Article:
If you subscribe to the theory that the validity of any election rises incrementally with each ballot cast, you will scream foul over a bill that was to be voted on in the state House today that would shorten the early voting period.
The sponsor of the bill, Rep. Bert Jones of Rockingham, is the only member of the General Assembly who is not a Republican or a Democrat, but the debate will be partisan.
Critics of the bill see this as a Republican plot to suppress votes, primarily from blacks, who aren’t GOP-friendly. And theirs is a strong point.
Proponents say that the 18-day period to vote is simply too long, especially when the state is cutting back in all areas, most notably education, in an effort to erase a multi-billion-dollar deficit. Reducing the voting period from 18 to 11 days would save money, and every little bit helps.
The effect of early voting has been much more dramatic than envisioned when legislation allowing it was approved.
During the 2008 presidential election, 54 percent of North Carolina’s electorate — 2.4 million voters — cast ballots during early voting; 52 percent of those were cast by blacks, helping send now President Obama to a 300,000-vote win in the state, the first time North Carolina has gone Democrat since it favored Jimmy Carter in 1976.
In Robeson County, a couple of races in recent years have pretty much been determined through early voting, including the election of a town board member who didn’t even appear on the ballot. Increasingly, Election Day voting in this county, where a couple of hundred votes can win election, is becoming a moot exercise.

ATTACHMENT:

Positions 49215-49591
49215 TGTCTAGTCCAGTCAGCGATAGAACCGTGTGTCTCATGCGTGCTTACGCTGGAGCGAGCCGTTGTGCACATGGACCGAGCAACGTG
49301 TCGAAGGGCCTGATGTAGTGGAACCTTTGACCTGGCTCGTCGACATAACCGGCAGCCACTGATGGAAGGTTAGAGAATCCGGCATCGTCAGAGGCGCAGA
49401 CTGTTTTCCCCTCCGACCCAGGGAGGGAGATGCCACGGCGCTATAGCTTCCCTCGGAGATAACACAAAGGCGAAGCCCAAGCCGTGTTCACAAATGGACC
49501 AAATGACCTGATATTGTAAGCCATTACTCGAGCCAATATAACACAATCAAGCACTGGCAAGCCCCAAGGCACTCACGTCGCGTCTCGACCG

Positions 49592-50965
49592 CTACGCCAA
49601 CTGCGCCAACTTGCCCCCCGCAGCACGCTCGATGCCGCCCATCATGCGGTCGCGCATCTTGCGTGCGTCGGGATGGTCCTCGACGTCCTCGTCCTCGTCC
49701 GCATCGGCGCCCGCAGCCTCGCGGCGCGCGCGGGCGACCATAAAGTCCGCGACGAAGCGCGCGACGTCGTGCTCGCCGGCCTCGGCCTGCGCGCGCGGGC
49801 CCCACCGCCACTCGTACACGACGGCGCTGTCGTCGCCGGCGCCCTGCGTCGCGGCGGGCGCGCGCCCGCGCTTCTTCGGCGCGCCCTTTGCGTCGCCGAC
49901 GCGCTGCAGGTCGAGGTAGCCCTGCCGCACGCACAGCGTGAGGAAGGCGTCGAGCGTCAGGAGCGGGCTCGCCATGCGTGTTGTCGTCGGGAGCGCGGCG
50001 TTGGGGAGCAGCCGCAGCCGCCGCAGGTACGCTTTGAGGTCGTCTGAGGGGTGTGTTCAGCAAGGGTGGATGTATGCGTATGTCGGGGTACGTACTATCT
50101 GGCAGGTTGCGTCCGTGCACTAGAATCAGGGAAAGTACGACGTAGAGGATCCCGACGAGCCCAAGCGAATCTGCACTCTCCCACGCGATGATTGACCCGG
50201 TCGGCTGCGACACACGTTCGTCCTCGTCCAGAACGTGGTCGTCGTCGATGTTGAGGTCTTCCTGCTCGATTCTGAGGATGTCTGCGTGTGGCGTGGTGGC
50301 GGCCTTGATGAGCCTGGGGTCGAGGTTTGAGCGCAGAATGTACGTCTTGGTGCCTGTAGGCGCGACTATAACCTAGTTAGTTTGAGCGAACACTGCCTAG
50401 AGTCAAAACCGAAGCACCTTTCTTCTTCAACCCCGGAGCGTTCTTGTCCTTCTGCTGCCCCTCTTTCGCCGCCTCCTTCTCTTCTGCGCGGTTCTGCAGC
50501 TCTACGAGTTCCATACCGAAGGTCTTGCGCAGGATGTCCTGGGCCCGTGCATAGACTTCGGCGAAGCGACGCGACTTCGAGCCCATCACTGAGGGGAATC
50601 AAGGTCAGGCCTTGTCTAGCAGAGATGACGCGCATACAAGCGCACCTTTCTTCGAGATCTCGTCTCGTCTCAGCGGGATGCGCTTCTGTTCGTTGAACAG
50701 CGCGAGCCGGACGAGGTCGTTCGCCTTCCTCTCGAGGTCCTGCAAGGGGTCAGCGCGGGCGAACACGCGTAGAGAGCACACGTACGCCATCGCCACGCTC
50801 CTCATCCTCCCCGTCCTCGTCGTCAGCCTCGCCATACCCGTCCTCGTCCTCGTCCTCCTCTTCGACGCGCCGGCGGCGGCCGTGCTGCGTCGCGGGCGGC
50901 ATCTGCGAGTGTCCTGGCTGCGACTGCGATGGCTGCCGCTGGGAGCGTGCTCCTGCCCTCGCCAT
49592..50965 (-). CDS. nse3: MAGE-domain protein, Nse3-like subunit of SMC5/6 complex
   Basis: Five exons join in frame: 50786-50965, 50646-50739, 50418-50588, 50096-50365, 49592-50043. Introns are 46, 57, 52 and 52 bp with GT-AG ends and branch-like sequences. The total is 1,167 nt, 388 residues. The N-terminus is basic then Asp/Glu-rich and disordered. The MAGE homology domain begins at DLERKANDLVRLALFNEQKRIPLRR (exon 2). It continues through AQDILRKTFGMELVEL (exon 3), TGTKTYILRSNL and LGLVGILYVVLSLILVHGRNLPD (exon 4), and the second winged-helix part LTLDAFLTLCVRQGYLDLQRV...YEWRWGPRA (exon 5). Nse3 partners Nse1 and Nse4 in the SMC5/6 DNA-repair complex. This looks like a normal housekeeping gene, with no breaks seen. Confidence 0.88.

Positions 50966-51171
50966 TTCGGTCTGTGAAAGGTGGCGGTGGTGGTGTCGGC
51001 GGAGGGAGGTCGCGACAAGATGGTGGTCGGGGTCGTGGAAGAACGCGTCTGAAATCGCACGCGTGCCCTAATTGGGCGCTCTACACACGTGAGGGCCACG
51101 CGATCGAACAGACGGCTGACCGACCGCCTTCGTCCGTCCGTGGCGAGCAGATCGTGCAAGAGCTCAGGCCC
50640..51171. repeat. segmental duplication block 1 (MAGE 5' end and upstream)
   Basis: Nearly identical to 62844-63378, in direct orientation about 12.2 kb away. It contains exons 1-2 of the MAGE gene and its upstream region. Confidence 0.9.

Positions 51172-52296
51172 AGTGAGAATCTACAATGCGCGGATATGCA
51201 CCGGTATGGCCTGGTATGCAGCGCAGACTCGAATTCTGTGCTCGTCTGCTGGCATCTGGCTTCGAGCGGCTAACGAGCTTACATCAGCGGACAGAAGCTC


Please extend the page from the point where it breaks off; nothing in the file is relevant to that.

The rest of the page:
Critics are correct when they complain that early voting is much easier to manipulate as it provides an additional 17 days beyond Election Day to haul voters who know exactly who they are supposed to support. That plays heavily into the hands of the candidate with the deepest pockets. Critics say 11 days is plenty, pointing out that less than a third of the votes cast in 2008 during the General Election were done so during the first week of early voting.
If your measure of an election’s value is number of votes cast, there is no denying the utility of early voting. But it will never be explained satisfactorily to us how an 11-day window for voting isn’t enough time to find for anyone who is determined to cast a ballot. There is also the contradiction that for someone who votes on Election Day, there is a deadline to register that is firm, but early voting allows for registration and voting to occur on the same day.
There is no high ground here. Republicans and Democrats will both be steered by partisan interest, which means the legislation will likely end up on Gov. Bev Perdue’s desk, where it will die a sudden death.